Many new trends have emerged within the real estate sector as a result of the national lockdown, one of which is the increase in multi-generational living. No longer able to afford the costs of living alone, many have combined households to share the living expenses.
According to Adrian Goslett, Regional Director and CEO of RE/MAX of Southern Africa, this increase in multi-generational living can be seen across the country. “What this means for the property market is that demand for stand-alone rental properties is shrinking and the demand for properties with semi-detached flatlets is on the rise,” he explains.
Elaborating on this trend, the rental team operating in Alberton and Germiston at RE/MAX All Stars, including Despina de Necker, Alta Botes, and Charlotte Oberholtzer, explains that Covid-19 has definitely impacted the housing industry and forced a lot of people to look for more affordable accommodation. “There is still a very high demand for rental properties, especially in the lower price brackets, but a lot of clients are downscaling due to the current economic situation,” they report.
Sharing a similar experience in her market, Barbara Larney, Broker/Owner of RE/MAX Town and Country in Hermanus, says that a number of her clients are merging households because of the tough economic situation. “As assisted living costs are very expensive, our older clients are choosing to move in with their children and grandchildren, combining the household by selling their homes and downscaling and building their own private in-law suite on one plot,” she states.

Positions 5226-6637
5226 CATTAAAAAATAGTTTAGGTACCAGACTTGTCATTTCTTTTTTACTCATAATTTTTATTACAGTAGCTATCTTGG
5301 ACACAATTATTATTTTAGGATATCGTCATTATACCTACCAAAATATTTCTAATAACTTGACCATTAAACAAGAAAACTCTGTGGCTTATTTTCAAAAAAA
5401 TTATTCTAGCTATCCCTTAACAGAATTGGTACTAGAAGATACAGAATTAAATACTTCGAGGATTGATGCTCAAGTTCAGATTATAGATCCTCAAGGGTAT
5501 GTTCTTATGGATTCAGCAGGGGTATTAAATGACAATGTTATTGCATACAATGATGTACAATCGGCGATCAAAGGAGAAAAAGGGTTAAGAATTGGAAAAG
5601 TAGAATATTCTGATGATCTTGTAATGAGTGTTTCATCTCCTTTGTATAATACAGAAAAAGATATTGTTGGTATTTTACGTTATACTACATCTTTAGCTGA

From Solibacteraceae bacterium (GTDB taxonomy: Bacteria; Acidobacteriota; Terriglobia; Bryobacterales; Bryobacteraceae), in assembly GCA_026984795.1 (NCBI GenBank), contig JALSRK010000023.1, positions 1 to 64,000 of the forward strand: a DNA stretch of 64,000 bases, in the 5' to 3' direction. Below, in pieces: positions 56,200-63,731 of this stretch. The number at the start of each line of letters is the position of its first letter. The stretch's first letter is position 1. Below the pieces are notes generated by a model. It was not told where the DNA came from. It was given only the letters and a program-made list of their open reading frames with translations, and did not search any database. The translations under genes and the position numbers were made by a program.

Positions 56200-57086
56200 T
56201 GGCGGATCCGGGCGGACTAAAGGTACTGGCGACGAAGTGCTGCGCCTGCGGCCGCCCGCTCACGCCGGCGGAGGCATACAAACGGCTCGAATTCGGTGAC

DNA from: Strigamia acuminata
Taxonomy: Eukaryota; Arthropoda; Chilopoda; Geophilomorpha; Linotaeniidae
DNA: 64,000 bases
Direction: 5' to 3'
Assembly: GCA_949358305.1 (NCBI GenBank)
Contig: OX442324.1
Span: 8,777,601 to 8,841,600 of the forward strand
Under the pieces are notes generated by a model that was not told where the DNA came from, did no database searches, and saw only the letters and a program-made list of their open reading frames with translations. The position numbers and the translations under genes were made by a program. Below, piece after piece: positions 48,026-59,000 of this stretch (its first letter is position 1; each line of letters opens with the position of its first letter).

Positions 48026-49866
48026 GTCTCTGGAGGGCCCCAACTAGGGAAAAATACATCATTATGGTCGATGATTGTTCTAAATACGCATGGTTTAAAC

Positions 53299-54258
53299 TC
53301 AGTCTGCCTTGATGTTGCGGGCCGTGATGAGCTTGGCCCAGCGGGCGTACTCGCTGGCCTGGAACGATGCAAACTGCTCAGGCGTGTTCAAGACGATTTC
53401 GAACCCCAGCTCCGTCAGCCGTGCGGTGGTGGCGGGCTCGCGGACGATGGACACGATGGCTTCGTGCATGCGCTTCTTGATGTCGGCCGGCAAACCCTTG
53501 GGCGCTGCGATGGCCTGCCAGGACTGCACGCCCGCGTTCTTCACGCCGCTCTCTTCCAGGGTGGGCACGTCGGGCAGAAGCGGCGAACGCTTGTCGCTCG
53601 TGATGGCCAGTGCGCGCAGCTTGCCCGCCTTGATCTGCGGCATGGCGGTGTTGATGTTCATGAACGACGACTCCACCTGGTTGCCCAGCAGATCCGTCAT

Beyond the financial pressure to downscale, Deon de Swardt, Broker/Owner of RE/MAX Oaktree in Stellenbosch, adds that sellers in his area are moving to be closer to their relatives. “The value of being close to family and the effect of being isolated has had a huge effect on people’s priorities when it comes to relocation. We had numerous sellers in Stellenbosch relocate to Gauteng to be closer to family they left behind. We are also experiencing tenants moving away from Stellenbosch because they would rather work from family homes in surrounding areas,” he explains.
As restrictions continue to ease and we enter the post-lockdown period, Goslett predicts that this trend in multi-generational living will continue for some time. “It will take a while for the economy to recover to a point where individuals can afford to live on their own once more. I predict that homes with flatlets will continue to be in high demand. Even if the homeowner does not share the home with family, the flatlet offers an affordable rental opportunity to those on a limited budget and can bring in a small additional income for the homeowner. Those who can afford to make the addition to their home are likely to add substantial value to their property,” Goslett concludes.